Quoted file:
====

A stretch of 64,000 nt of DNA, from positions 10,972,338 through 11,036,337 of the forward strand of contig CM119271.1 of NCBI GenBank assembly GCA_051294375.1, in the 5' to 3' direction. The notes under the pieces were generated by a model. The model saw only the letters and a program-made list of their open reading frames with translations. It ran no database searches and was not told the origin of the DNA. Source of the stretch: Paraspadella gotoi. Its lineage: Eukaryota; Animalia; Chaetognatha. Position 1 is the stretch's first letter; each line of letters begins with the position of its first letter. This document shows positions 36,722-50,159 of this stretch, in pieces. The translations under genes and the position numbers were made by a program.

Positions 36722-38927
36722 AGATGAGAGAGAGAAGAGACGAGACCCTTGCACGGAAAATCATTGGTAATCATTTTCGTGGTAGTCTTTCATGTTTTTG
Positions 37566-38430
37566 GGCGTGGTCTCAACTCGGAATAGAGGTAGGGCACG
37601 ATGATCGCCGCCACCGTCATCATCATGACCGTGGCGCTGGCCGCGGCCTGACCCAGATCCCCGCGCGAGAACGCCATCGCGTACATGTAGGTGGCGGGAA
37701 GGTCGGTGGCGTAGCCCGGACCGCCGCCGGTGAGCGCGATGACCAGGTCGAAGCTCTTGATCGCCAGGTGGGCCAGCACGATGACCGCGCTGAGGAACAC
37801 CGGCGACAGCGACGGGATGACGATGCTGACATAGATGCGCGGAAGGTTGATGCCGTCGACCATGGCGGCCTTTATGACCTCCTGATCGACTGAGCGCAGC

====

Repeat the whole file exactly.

A stretch of 64,000 nt of DNA, from positions 10,972,338 through 11,036,337 of the forward strand of contig CM119271.1 of NCBI GenBank assembly GCA_051294375.1, in the 5' to 3' direction. The notes under the pieces were generated by a model. The model saw only the letters and a program-made list of their open reading frames with translations. It ran no database searches and was not told the origin of the DNA. Source of the stretch: Paraspadella gotoi. Its lineage: Eukaryota; Animalia; Chaetognatha. Position 1 is the stretch's first letter; each line of letters begins with the position of its first letter. This document shows positions 36,722-50,159 of this stretch, in pieces. The translations under genes and the position numbers were made by a program.

Positions 36722-38927
36722 AGATGAGAGAGAGAAGAGACGAGACCCTTGCACGGAAAATCATTGGTAATCATTTTCGTGGTAGTCTTTCATGTTTTTG
Positions 37566-38430
37566 GGCGTGGTCTCAACTCGGAATAGAGGTAGGGCACG
37601 ATGATCGCCGCCACCGTCATCATCATGACCGTGGCGCTGGCCGCGGCCTGACCCAGATCCCCGCGCGAGAACGCCATCGCGTACATGTAGGTGGCGGGAA
37701 GGTCGGTGGCGTAGCCCGGACCGCCGCCGGTGAGCGCGATGACCAGGTCGAAGCTCTTGATCGCCAGGTGGGCCAGCACGATGACCGCGCTGAGGAACAC
37801 CGGCGACAGCGACGGGATGACGATGCTGACATAGATGCGCGGAAGGTTGATGCCGTCGACCATGGCGGCCTTTATGACCTCCTGATCGACTGAGCGCAGC